More about extracts

This photo shows the results of my most recent tests using sorghum extract, this time on unmordanted wool. Unfortunately, the telephone called me away from the dyebath, which boiled too vigorously for too long, resulting in much darker shades than I had intended. However, I think it’s just about possible to see the results of the colour modifiers.

From top to bottom: No modifier, acidic modifer (clear vinegar), alkaline modifier (washing soda), copper modifer, iron modifier.

I think sorghum could prove an interesting dye source & I must try it again – but next time without boiling the dyebath to within an inch of its life!

This photo shows some shades, on alum mordanted wool, from Lac Red on the left & from Lac Purple on the right. (Both available from Pure Tinctoria). I was interested to see how separating the red & purple pigments would influence the resulting shades.

Colour modifiers resulted in pleasing variations in shade. Both copper & iron made the colours more purple in tone &, as usual with Lac dye, an acid modifier intensified the colour & an alkaline modifier made it considerably paler. This is interesting, as with most other dyes the results are reversed & the alkali intensifies the colour. In fact, the only other dye I can recall where this effect is noticeable is walnut hulls. Here, too, a vinegar after-bath deepens the shade.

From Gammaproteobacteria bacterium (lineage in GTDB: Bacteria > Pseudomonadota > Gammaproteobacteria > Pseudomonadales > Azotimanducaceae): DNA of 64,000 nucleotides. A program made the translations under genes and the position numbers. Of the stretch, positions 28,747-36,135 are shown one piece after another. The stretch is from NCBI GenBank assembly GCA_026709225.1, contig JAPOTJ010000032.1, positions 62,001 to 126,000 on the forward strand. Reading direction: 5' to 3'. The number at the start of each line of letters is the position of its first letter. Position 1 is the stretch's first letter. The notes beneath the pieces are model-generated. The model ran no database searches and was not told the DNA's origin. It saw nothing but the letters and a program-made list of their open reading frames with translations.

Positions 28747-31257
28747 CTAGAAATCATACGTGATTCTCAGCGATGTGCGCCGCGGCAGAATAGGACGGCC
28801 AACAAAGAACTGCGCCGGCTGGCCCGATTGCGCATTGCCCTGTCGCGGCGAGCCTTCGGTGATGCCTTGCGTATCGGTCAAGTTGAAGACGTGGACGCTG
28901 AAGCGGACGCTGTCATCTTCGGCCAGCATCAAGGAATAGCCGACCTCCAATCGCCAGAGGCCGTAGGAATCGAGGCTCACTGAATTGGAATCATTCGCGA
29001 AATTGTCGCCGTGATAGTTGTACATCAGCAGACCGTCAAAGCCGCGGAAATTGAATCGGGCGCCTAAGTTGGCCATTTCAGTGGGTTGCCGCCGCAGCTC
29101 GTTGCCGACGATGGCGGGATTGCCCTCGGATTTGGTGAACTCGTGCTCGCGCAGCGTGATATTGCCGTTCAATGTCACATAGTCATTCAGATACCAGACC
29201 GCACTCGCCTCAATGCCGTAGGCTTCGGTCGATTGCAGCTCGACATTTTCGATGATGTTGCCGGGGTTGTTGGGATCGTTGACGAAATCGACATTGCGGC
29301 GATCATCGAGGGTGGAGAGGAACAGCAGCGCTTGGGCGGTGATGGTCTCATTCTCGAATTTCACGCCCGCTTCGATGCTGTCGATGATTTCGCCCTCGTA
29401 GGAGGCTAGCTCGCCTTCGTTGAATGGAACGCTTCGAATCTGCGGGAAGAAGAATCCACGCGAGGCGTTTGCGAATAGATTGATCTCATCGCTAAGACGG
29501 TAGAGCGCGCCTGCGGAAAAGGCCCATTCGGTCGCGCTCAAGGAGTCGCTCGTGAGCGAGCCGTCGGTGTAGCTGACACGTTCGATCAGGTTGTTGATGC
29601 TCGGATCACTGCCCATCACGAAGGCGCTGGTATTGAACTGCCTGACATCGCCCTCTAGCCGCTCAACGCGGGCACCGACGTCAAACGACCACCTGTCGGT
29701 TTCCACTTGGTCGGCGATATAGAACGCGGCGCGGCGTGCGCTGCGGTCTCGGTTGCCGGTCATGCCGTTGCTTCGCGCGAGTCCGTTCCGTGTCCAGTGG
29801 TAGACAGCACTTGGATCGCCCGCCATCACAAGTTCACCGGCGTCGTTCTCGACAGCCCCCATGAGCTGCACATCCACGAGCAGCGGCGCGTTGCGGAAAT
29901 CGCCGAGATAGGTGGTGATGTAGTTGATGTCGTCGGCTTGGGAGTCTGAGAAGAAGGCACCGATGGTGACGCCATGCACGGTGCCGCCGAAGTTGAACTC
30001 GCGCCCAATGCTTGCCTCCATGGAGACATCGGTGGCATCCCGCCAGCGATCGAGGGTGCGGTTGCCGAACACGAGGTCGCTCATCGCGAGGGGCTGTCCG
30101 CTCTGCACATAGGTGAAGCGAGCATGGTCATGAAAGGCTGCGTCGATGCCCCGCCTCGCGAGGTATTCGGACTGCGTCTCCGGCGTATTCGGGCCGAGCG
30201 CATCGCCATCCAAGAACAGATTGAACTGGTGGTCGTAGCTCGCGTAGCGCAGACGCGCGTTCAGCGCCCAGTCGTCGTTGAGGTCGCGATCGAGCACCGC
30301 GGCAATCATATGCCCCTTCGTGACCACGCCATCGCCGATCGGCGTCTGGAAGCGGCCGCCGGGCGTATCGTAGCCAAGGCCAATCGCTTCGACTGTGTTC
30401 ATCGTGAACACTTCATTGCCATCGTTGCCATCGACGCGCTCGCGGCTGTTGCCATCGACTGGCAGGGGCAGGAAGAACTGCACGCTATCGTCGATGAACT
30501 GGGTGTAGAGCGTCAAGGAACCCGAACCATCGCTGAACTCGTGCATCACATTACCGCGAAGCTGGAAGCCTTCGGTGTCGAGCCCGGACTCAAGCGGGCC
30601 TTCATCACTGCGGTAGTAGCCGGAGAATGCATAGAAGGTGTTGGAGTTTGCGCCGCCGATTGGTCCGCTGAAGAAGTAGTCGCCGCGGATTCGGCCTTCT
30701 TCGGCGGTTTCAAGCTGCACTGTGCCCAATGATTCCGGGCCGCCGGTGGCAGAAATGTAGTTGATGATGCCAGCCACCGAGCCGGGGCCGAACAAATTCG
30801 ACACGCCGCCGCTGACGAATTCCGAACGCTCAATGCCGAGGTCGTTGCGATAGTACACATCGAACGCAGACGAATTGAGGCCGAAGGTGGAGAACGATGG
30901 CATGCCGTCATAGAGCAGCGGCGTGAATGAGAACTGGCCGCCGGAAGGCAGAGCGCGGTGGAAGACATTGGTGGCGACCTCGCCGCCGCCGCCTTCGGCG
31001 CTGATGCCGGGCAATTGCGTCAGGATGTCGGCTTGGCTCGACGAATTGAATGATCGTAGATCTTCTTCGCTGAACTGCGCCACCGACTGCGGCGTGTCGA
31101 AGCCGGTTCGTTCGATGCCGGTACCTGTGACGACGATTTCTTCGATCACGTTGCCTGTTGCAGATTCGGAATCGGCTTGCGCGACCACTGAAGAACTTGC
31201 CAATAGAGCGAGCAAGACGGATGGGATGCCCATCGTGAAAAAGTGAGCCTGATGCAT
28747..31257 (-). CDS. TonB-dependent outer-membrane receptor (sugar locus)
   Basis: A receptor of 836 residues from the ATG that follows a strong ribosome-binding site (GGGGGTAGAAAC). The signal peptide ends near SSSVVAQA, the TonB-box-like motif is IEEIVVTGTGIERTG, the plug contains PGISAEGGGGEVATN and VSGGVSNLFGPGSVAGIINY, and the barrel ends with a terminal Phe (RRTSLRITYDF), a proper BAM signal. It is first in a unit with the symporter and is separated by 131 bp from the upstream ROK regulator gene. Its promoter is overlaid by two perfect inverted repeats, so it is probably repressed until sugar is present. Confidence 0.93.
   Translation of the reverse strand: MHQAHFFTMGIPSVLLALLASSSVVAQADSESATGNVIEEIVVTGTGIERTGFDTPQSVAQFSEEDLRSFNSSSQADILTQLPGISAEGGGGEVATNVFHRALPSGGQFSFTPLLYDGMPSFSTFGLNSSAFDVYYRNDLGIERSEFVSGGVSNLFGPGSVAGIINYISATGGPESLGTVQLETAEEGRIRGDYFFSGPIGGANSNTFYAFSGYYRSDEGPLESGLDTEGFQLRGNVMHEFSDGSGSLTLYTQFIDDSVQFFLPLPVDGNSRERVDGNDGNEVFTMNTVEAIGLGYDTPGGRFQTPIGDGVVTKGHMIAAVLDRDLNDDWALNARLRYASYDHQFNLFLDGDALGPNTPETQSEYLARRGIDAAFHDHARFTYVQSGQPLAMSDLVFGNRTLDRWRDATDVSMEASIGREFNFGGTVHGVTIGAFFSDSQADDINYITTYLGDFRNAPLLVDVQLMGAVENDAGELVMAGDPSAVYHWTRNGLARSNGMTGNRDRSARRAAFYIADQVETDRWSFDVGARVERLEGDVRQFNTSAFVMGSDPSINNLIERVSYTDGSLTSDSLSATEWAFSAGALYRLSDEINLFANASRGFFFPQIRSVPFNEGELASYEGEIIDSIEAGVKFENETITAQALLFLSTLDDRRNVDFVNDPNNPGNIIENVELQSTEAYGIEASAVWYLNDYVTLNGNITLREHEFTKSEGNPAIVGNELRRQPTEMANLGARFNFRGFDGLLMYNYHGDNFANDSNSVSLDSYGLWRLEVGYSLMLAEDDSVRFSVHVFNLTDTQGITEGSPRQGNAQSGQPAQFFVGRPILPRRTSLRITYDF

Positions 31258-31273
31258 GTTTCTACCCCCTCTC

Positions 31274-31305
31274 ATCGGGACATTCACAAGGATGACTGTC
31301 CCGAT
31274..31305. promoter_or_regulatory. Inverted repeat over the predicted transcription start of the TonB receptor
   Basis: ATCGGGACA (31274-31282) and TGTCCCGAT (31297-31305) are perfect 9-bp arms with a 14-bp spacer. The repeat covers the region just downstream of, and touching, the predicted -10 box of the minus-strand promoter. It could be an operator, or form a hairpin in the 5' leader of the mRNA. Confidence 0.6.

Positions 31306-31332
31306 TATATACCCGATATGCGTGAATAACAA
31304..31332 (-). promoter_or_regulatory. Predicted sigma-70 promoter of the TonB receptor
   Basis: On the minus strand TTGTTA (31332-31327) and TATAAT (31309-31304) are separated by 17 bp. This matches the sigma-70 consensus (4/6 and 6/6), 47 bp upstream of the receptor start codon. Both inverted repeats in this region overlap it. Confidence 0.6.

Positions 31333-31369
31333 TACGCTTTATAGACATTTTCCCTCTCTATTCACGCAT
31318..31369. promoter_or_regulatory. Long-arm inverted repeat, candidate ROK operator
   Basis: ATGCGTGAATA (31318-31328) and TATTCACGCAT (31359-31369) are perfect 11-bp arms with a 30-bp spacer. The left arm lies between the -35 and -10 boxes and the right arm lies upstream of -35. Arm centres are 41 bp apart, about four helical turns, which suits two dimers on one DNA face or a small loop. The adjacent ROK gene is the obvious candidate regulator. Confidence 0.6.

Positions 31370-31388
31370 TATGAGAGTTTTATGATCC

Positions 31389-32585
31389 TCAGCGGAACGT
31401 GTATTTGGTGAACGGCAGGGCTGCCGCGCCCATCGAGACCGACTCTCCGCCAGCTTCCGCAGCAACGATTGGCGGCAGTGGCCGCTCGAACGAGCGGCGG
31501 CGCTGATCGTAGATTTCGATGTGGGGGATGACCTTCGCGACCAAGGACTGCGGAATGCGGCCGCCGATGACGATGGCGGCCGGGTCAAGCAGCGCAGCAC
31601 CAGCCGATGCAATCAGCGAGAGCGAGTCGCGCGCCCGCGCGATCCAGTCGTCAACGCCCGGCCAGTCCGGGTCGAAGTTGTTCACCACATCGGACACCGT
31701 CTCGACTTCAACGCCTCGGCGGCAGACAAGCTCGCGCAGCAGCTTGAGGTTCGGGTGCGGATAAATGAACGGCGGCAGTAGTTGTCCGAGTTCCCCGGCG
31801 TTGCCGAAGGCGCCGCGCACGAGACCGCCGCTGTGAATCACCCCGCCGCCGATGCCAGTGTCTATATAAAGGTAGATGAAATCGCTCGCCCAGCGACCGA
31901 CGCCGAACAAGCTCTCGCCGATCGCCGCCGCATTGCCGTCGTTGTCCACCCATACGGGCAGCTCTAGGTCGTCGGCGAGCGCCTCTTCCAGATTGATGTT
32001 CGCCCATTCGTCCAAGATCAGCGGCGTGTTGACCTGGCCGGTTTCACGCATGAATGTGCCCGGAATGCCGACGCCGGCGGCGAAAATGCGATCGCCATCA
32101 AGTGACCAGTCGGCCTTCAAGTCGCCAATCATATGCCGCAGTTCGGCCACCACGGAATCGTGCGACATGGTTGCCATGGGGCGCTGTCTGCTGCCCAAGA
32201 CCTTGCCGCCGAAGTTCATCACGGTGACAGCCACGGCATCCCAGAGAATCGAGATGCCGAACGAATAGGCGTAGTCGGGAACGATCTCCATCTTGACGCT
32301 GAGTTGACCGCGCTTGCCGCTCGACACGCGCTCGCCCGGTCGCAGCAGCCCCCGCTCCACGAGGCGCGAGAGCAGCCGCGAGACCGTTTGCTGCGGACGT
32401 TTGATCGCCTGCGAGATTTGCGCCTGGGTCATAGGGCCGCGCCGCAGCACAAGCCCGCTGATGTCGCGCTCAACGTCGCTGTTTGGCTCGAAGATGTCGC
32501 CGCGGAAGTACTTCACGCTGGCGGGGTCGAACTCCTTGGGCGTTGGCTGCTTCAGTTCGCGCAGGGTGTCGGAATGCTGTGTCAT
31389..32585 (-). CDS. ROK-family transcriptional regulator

This photo shows the results of another test I carried out on the Lac dyes. This time, before adding the alum-mordanted fibres,  I added clear vinegar to the prepared dyebath to bring it to pH 4. I then added the fibres & simmered the dyebath for about 30 minutes as usual.

The top 2 skeins are from Lac Red (dyebath & exhaust dyebath) & the lower 2 skeins are from Lac Purple (dyebath & exhaust dyebath).

The addition of an acid, either citric acid granules or clear vinegar, is a useful way of extracting the maximum dye pigment from insect dyes & works with Cochineal as well as with Lac. However, it tends to produce shades that are redder or more orange in tone, rather than pinker or more purple & if too much acid is added the colour can easily become too orange in tone.

4 replies
  1. paul
    paul says:

    Ms. Dean, with the holidays roaring down upon us, I had hoped to come across your book ‘Wild Colours’ as a gift for my girlfriend. Alas, it is out of print and I am saddened. Does your publisher have any intention of a second printing? Or, is it available as a PDF? With much interest for someone who has taken wholeheartedly to knitting and a fascination with your techniques. Thank you.

  2. cedar
    cedar says:

    great post, thanks for the experimenting, I love reading all your posts…have a merry season, and may the wool elves be generous to you….

  3. Alison Daykin
    Alison Daykin says:

    Hi Jenny

    As usual, I’m very slow reading all the posts I’ve bookmarked! This is a really interesting post showing the affects of modification. Many thanks for your wonderful test results.


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